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Reaction Paper - Fiction: Short Stories

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"Boys and Girls," (Alice Munro, pp. 772-781) Fiction: Short Story.

The story of, "Boys' and Girls'' exemplifies a female, "Coming of age" tale or an initiation story. The protagonist, a transformed tomboy, narrators her life on a fox farm and her quest for gender identity and acceptance (Barnet & Cain, 2011, p. 772-781).

As I explore symbolism, I noticed the story's evocative title and I can personally relate to story as, the repetition of "girl" throughout the text reiterates the importance of gender roles and dynamics within the story. In addition, the story discusses the parallels and symbolism between the girl and Flora the horse, both desired for freedom and individuality. The girl, like the horse, desires freedom from society's rigid pressures and stereotypes of girls. However, like Flora, and her ultimate death, the girl, too, must accept her own fate to be a proper woman in 1940s Canadian life.

The climax of the story occurs when the girl frees a horse that was about to be shot but demonstrates that she is, "Only a girl" as her father comments (Barnet & Cain, 2011, p. 772-781). She reflects, "Instead of shutting the gate, I opened it as wide as I could" (Barnet & Cain, 2011, p. 772-781). I did not make any decision to do this; it was just what I did. Flora never slowed down; she galloped straight past me, and Laird jumped up and down, yelling, "Shut it, shut it!" even after it was too late (Barnet & Cain, 2011, p. 772-781). She added, my father and Henry appeared in the field a moment too late to see what I had done. They only saw Flora heading for the township road. They would think I had not got there in time" (Barnet & Cain, 2011, p. 772-781).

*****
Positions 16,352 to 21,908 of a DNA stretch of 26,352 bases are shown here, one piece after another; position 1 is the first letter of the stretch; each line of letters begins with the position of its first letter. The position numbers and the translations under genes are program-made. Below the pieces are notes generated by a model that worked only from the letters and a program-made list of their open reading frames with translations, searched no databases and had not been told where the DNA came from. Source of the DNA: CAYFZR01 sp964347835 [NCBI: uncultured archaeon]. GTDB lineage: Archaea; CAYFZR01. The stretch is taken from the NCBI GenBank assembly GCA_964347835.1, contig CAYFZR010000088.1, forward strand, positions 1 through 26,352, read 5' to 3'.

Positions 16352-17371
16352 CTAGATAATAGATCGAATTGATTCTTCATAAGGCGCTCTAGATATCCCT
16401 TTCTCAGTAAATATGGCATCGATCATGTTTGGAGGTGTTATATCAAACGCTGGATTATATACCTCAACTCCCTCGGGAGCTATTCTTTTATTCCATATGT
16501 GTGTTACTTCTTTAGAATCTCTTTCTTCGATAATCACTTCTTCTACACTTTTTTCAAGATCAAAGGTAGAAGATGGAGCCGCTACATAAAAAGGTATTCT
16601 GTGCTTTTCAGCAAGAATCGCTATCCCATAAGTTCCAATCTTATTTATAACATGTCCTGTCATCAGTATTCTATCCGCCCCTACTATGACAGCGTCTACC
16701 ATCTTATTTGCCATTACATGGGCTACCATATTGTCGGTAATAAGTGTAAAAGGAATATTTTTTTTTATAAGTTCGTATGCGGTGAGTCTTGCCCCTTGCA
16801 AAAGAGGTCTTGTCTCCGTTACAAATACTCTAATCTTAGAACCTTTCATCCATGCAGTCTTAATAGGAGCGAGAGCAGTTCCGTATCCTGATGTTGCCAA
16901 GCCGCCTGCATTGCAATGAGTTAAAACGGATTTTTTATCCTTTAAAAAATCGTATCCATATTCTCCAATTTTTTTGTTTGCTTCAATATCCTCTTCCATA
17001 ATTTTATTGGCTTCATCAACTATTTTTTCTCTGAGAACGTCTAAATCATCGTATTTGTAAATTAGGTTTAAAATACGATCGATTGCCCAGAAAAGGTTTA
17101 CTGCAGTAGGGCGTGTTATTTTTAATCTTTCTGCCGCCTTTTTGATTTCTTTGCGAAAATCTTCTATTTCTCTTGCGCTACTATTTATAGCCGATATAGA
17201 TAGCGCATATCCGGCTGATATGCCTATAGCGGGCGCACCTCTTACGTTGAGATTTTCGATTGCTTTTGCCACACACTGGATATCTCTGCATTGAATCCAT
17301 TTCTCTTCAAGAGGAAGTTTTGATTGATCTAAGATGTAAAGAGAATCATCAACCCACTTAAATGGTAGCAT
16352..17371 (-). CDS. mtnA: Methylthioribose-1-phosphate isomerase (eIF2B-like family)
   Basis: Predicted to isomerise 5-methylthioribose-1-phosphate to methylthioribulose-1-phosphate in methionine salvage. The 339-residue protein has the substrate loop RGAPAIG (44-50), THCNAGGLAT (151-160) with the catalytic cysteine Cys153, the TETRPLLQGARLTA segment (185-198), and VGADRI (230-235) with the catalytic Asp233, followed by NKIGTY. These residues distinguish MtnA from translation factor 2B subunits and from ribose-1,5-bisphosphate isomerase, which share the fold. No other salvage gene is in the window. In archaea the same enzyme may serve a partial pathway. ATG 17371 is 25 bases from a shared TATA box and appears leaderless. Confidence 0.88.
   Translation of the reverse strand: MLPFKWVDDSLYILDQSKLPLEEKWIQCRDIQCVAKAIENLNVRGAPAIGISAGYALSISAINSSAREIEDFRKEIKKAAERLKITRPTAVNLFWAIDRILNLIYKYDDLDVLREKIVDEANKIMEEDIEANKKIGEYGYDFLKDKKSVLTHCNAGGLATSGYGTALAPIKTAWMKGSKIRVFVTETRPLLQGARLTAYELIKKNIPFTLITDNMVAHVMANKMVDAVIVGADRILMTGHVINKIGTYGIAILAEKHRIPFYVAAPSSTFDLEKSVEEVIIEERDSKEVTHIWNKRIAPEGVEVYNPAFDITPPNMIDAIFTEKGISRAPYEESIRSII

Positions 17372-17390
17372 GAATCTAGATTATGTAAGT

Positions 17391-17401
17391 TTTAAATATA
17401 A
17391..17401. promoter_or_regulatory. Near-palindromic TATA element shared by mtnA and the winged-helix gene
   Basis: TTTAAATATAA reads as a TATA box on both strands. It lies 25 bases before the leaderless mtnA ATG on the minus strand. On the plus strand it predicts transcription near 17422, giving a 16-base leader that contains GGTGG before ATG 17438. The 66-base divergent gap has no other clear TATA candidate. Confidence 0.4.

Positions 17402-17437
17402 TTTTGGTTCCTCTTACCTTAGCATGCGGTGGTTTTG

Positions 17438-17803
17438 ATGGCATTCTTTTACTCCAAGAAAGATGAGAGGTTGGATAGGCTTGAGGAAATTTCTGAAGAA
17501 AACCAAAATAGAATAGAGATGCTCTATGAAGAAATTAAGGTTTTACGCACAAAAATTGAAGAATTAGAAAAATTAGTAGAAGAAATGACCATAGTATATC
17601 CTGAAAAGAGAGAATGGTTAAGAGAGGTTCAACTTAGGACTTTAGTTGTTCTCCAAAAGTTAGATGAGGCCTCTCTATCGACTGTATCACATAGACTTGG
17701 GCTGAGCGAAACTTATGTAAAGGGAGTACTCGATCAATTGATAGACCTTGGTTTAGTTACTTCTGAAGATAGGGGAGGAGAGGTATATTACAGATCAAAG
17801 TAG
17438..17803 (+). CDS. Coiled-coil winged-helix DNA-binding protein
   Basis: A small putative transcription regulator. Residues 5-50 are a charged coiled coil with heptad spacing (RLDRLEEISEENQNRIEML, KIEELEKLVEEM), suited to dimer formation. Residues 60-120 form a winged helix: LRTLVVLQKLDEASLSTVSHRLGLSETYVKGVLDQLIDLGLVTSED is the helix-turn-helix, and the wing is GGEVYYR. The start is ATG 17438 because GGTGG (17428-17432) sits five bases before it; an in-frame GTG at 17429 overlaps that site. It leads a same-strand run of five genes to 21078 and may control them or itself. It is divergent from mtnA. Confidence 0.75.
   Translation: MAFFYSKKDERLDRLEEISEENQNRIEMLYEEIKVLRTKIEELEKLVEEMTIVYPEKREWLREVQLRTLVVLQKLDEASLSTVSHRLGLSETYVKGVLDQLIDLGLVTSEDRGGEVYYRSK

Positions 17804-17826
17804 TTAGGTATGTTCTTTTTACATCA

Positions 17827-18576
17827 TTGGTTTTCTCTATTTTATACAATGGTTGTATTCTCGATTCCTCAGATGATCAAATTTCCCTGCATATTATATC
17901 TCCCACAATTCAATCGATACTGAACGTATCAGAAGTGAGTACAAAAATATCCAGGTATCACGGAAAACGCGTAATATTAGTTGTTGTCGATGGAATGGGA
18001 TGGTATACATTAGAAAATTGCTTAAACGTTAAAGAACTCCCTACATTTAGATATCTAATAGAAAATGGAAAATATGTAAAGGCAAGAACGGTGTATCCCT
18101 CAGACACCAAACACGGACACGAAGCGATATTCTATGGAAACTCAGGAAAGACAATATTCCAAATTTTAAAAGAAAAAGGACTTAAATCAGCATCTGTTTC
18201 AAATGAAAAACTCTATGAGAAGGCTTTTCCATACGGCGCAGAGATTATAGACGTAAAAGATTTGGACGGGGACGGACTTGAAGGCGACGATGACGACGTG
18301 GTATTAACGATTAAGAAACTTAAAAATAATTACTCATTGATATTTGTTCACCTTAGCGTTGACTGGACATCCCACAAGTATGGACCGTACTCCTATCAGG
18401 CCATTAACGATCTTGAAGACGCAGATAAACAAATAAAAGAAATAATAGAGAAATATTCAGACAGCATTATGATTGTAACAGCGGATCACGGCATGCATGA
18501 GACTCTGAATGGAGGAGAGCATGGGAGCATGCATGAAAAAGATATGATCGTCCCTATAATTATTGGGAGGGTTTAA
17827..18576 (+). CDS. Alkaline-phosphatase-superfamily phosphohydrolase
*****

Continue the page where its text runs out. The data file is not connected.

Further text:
Applying feminist theory in the story, I am able to see how the character shows her masculine qualities in her everyday life and daydreams. For example, she stated that, "I rescued people from a bombed building; it discouraged me that the real war had gone on so far away from Jubilee" (Barnet & Cain, 2011, p. 772-781). She continued by saying that she shot two rabid wolves that were menacing the schoolyard and the teachers cowered terrified at my back. She rode a fine horse spiritedly down the main street of Jubilee, acknowledging the townspeople's gratitude for some yet-to-be-worked-out piece of heroism where no one ever rode a horse there, except King Billy in the Orangeman Day parade (Barnet & Cain, 2011, p. 772-781).

These episodes denote her desire for gender equality in life. Her love of outdoor activities with her farther also represents her desire to escape traditional female stereotypes and roles. By working with her farther, she reveals her ability to complete men's work. In contrast, she despises indoor tasks with her mother. She describes her mother's kitchen as "hot"



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